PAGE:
Natural Garden Exemptions – Have Your Say!

When Nina-Marie Lister’s garden blew up the media in 2020, many TFNers shook their heads in dismay. The City of Toronto had just spent years drafting and passing its official Pollinator, Ravine, and Biodiversity Strategies, and yet Toronto Municipal Code Chapter 489, an antiquated bylaw meant to wag a scolding finger at those Torontonians who permitted “grass and weeds” to grow higher than a 1950s crew-cut, was still on the books and being enforced. And it still is today. As hard as it may be to imagine, you actually need a special permit to have native plants over 20cm in height grow in your yard.

Maybe that can change.

The City is currently seeking feedback on its Natural Garden Exemption process. You have until 11.59 p.m. on March 31, 2021, to email and tell the City to remove the natural garden permit requirement and let Torontonians grow a “natural garden” without applying for an exemption.

Learn More and Act Now!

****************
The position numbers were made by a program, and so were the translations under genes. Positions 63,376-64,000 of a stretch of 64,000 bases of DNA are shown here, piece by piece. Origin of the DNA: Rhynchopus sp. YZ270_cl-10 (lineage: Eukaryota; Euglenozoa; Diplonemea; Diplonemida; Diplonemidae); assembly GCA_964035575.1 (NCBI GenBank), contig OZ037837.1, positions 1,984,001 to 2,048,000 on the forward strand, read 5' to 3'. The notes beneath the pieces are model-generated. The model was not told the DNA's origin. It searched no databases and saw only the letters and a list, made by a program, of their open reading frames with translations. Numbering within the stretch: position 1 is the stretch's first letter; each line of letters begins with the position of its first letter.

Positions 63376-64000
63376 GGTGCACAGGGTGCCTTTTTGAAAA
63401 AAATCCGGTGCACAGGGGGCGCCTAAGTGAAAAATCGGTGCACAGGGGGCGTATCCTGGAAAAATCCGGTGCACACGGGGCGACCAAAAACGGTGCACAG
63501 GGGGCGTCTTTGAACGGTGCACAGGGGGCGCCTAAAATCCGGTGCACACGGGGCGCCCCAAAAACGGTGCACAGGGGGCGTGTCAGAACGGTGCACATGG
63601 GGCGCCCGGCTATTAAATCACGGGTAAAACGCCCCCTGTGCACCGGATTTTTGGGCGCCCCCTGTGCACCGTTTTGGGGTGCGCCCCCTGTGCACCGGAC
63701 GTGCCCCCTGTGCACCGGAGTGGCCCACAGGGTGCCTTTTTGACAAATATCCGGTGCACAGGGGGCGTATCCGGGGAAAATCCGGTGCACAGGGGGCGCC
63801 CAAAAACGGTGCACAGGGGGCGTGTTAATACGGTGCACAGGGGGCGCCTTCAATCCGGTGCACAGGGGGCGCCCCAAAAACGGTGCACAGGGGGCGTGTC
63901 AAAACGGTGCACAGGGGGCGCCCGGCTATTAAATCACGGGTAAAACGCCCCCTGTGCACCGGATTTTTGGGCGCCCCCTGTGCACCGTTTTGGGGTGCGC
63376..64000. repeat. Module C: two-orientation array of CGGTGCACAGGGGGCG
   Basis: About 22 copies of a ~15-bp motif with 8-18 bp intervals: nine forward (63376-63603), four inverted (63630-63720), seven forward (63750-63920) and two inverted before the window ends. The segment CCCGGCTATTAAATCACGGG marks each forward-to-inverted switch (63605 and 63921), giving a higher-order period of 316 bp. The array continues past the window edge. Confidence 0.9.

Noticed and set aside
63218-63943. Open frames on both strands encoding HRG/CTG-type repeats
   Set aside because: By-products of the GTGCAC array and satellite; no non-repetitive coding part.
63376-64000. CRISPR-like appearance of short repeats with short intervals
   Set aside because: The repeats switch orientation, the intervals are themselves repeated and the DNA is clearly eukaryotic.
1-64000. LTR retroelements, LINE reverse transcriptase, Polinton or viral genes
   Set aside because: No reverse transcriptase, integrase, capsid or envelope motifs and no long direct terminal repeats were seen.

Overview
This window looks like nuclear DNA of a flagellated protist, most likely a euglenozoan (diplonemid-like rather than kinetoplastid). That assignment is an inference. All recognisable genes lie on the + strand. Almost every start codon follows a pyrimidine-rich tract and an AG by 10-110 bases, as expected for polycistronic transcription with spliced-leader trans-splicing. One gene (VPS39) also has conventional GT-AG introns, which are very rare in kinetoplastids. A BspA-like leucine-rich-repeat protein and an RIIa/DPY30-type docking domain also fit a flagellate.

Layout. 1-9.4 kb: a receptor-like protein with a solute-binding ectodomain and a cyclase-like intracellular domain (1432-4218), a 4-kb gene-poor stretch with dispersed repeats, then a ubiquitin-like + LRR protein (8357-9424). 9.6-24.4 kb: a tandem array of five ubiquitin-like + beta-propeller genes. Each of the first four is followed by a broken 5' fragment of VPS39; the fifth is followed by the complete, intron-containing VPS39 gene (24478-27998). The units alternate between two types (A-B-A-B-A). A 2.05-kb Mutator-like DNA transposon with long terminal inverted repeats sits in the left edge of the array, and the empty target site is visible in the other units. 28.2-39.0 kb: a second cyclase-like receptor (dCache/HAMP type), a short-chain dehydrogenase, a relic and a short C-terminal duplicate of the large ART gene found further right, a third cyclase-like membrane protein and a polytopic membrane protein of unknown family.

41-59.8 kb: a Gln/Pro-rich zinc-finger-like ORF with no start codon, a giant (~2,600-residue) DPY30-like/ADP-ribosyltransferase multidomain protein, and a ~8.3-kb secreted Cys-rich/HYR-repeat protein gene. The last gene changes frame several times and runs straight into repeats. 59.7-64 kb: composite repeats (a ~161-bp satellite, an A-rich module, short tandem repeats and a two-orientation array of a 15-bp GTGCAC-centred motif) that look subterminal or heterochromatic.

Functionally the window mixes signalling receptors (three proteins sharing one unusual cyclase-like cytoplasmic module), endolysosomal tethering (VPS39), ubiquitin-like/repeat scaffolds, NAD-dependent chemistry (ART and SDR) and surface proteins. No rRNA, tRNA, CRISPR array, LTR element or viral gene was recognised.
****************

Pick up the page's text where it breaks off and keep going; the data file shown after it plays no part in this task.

Toronto Field Naturalists wishes to acknowledge this Land through which we walk. For thousands of years, the Land has been shared by the Wendat, the Haudenosaunee, and the Anishinaabe. Toronto is situated on the Land within the Toronto Purchase, Treaty 13, the traditional and treaty Lands of the Mississaugas of the Credit First Nation. This territory is also part of the Dish with One Spoon Wampum, a covenant agreement between Anishinaabeg, Haudenosaunee, Wendat peoples and allied nations to peaceably share the land and all its resources. Today, the Land is home to peoples of numerous nations. We are all grateful to have the opportunity to continue to care for and share the beauty of this Land.